Hepatitis A Information »

What is Hepatitis A ?

It is an infection caused by the hepatitis A virus leading to inflammation of the liver. The infection is usually short lived and while the symptoms can be unpleasant, it is rarely serious.

Hepatitis A key facts

Hepatitis A is a viral infection which leads to inflammation of the liver and can cause mild to severe illness.

The symptoms are generally a flu -like illness, loss of appetite, nausea, fever, abdominal pains or …

Viral Load »

… are undetectable. Even if your viral load does become undetectable, this does not mean that the virus has been eradicated from your body, but that its level has been greatly reduced and disease progression slowed down or stopped.

Your blood should be tested regularly (about every 3-6 months) to check both CD4 cells and viral load. If there are any sudden changes, unexpected results or ‘blips’ a second test should be taken much sooner. If you start or change anti-HIV therapy you …

Combination Therapy »

… in turn help to ensure that the medication provides complete and durable suppression of the HIV Virus – as long as your treatment Adherence is good.

Detail

HIV drugs are generally classed according to the way they stop the virus from reproducing itself.  There are now six main types of drugs used to combat HIV:

Nucleoside analogue reverse transcriptase inhibitors (NRTIs).  These target an HIV protein called ‘reverse transcriptase’

Non-nucleoside reverse transcriptase …

C Card Scheme »

… C Card scheme and to find out where your nearest C Card centre is, please call the Blood Borne Virus and Sexual Health Promotion Team on 01698 377623.

Genital Warts »

What are genital warts?

Genital warts are caused by a virus called Human Papilloma virus. The virus affects the skin of the penis, vagina and anus. It can cause warts, which are like those that grow on other parts of the body. Don’t panic if you have genital warts – they are very common.

What are the symptoms ?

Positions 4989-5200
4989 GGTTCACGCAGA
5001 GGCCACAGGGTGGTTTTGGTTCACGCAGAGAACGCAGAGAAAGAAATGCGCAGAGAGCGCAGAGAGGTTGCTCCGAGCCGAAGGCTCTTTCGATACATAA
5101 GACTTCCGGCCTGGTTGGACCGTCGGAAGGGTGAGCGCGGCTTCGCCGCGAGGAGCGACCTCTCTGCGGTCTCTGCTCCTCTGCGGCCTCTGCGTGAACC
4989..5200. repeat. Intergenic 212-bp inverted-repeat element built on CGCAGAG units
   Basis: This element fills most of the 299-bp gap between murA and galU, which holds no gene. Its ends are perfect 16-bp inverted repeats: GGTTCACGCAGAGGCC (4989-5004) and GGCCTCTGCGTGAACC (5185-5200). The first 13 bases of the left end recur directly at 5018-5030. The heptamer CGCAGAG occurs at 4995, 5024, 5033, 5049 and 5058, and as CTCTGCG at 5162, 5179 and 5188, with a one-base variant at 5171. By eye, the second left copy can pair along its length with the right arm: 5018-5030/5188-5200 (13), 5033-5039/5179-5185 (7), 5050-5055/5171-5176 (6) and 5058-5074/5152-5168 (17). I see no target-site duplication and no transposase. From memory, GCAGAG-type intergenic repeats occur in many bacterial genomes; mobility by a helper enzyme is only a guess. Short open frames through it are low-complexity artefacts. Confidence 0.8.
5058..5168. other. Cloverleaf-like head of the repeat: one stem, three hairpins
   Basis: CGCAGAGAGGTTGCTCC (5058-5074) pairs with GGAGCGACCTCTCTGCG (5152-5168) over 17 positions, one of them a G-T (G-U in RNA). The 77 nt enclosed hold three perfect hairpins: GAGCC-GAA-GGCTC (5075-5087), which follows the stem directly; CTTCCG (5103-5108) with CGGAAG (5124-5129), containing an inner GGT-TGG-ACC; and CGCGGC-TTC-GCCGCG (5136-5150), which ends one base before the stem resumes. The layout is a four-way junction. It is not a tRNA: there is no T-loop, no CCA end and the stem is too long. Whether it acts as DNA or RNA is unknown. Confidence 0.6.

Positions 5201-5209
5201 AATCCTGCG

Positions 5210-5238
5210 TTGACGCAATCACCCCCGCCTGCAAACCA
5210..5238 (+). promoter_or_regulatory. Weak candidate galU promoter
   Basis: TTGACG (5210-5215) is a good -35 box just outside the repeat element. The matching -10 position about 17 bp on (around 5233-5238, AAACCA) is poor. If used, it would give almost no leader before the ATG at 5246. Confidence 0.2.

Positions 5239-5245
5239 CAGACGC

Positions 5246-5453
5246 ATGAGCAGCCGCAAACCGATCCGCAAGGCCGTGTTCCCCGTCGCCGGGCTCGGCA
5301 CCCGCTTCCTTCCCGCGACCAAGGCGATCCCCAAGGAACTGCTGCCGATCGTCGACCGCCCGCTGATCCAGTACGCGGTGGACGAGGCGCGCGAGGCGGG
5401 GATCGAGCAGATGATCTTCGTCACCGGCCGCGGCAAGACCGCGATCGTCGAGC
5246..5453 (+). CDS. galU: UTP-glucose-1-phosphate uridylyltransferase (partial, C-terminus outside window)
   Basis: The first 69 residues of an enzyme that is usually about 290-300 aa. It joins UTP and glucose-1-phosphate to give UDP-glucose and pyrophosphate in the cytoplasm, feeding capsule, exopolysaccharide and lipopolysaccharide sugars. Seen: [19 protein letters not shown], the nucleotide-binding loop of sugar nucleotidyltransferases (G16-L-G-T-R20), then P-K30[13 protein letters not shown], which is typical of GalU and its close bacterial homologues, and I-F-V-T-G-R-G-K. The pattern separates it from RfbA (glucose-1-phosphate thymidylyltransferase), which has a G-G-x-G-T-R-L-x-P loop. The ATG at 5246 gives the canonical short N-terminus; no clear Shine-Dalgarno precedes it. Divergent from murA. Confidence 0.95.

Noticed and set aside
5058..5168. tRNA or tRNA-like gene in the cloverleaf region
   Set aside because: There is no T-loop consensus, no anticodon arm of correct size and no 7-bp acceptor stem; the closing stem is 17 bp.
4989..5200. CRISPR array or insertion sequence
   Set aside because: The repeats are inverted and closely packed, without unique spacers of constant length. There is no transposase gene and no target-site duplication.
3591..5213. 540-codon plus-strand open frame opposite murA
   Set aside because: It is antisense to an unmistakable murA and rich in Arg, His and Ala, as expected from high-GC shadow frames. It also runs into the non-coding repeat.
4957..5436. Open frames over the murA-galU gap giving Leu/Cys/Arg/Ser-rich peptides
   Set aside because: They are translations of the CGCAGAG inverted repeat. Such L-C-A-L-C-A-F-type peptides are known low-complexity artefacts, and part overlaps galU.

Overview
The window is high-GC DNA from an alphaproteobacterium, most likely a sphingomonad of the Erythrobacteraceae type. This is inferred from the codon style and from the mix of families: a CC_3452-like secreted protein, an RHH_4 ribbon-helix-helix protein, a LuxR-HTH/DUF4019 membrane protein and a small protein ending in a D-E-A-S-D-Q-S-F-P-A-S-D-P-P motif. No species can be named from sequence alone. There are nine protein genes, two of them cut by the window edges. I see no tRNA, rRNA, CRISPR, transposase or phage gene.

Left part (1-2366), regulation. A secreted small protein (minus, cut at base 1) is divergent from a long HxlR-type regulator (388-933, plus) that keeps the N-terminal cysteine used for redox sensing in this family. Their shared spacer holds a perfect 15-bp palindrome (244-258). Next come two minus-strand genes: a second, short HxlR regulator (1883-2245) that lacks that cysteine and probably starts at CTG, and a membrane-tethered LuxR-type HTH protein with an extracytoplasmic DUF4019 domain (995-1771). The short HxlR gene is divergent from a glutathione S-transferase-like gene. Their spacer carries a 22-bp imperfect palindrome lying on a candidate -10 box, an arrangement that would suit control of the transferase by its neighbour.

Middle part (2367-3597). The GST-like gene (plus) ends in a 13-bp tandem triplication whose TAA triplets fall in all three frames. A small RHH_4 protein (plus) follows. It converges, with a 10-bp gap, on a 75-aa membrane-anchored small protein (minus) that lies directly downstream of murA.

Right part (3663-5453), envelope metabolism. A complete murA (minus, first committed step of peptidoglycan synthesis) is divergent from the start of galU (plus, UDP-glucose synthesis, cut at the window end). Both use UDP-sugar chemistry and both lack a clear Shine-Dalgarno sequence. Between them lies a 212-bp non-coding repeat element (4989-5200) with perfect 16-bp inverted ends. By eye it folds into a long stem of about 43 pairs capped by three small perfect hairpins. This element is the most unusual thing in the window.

Often the warts are small and very difficult to see – you may not even know you have them. The warts are small, fleshy …

Herpes »

What is herpes?

Herpes is caused by a virus called Herpes Simplex Virus (HSV). There are two types of herpes virus, which tend to affect different areas of the body:

Type one…

causes cold sores around the mouth. It is very common, and most people catch it when they are children, often through kissing. It is also an increasing cause of genital herpes.

Type two…

causes genital herpes but can very rarely cause oral …

I have cold sores »

Cold sores are a very common condition, caused by a type of the herpes virus .

People can contract cold sores around their mouth but also on the genitals . The vast majority of people have this type of virus in their body, having picked it up during childhood (it is passed on by skin to skin contact with someone with the virus: usually by kissing). Cold sores usually begin with a tingling feeling on the lip, and then turn into a blister or sore. These usually …

What is Hepatitis C? »

 A brief history of viral hepatitis

Several different viruses can cause hepatitis. The most common are hepatitis A, B and C. These viruses pass from person to person through different means, cause damage to the liver in different ways and have different effects on your health.

All of these viruses can cause an acute (short-term) disease, with symptoms lasting several weeks – including yellowing of the skin and eyes (jaundice), dark urine, …

Prevention »